Oklahoma Scholars receive special recognition for their academic achievements during high school and upon graduation. They are also eligible for scholarships.
Q: How do students become Oklahoma Scholars?
A: Enroll in the Oklahoma Scholars course of study at Ardmore High School or Ardmore Middle School. Pass the courses with a 2.5 GPA and graduate from high school. Tell your parents, teachers and counselors that you want to graduate as an Oklahoma Scholar so that they can help you achieve your goal.
Q: What role do parents play in Oklahoma Scholars?
A: A parent’s encouragement and support are essential in helping a student achieve their academic goals. In the 8th grade, each student will prepare a four-year Scholars Course of Study plan with the help of parents and school counselors. Parents should work with school counselors and teachers to help their children meet Scholars course requirements. In this way, parents help ensure that students are prepared for the workforce or higher education upon graduation from high school.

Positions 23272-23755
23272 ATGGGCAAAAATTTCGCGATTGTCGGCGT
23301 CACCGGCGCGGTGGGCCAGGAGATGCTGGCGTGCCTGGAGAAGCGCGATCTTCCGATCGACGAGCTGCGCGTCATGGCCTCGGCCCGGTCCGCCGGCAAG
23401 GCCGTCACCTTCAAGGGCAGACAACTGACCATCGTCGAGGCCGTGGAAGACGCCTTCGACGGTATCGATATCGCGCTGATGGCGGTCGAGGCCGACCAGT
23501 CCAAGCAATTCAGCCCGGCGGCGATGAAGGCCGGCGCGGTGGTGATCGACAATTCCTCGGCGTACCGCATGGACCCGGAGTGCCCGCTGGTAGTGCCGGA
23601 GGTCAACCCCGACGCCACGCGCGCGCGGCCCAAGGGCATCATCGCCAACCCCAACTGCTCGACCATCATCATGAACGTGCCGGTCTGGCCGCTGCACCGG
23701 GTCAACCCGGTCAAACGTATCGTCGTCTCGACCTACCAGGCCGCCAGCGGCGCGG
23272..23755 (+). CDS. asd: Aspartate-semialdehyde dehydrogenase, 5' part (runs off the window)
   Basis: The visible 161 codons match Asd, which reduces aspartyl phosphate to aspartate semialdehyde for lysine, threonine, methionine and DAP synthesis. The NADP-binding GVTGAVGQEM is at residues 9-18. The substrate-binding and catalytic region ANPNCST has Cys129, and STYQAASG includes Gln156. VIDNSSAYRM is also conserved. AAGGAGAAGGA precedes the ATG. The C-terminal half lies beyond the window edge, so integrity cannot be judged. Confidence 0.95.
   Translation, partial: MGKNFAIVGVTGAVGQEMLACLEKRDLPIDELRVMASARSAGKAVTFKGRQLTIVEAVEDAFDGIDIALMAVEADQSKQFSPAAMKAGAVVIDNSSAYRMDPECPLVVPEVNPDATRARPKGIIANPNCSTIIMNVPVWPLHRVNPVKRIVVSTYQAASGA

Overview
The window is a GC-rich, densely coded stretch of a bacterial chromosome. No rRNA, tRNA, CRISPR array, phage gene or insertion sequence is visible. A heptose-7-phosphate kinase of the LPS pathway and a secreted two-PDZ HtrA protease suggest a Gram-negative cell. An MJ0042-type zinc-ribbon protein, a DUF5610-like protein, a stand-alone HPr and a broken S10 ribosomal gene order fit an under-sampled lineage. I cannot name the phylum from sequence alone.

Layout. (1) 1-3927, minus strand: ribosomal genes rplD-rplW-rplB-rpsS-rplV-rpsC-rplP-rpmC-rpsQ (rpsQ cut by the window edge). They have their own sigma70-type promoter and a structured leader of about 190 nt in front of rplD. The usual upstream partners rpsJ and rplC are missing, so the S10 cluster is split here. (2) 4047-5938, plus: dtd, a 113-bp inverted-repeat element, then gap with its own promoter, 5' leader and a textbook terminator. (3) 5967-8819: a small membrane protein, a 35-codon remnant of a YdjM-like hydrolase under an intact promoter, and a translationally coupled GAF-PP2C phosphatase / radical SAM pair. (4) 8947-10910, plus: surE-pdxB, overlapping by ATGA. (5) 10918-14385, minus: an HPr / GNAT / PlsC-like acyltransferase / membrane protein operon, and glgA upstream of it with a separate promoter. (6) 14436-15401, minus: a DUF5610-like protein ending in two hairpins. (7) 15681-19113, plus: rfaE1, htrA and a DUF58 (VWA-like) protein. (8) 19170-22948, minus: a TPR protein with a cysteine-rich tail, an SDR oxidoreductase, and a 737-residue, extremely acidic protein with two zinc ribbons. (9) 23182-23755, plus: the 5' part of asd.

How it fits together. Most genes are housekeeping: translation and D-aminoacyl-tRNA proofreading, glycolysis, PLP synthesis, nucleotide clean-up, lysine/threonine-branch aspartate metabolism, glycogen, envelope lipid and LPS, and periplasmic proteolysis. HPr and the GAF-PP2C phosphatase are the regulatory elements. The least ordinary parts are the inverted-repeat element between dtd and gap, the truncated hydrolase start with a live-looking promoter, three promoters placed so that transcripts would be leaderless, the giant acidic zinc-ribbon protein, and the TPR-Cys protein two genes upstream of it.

Q: Where can I learn more?
A: For more information about the program, please contact the principals of Ardmore High School at 226-7680 or Ardmore Middle School 223-2475.
Q: How can you contribute financially?
A: If you or your company would also like to participate with a tax deductible contribution to the Ardmore Scholars Scholarship Fund, please contact the superintendent’s office by phone at 223-2483 or by email at email@example.com.
Concurrent Enrollment for High School Students
Concurrent enrollment is an opportunity for students who have met their required credits for graduation to begin taking college classes during their academic day. Since these classes are not being taken for credit at Ardmore High School, any grades received are not reflected on the student’s transcript.
Both junior and senior students may, if they meet the requirements, be admitted provisionally to a college or university in the Oklahoma State System of Higher Education as a special student. For more information, contact the AHS Counseling Department at 221-3010 Ext 307.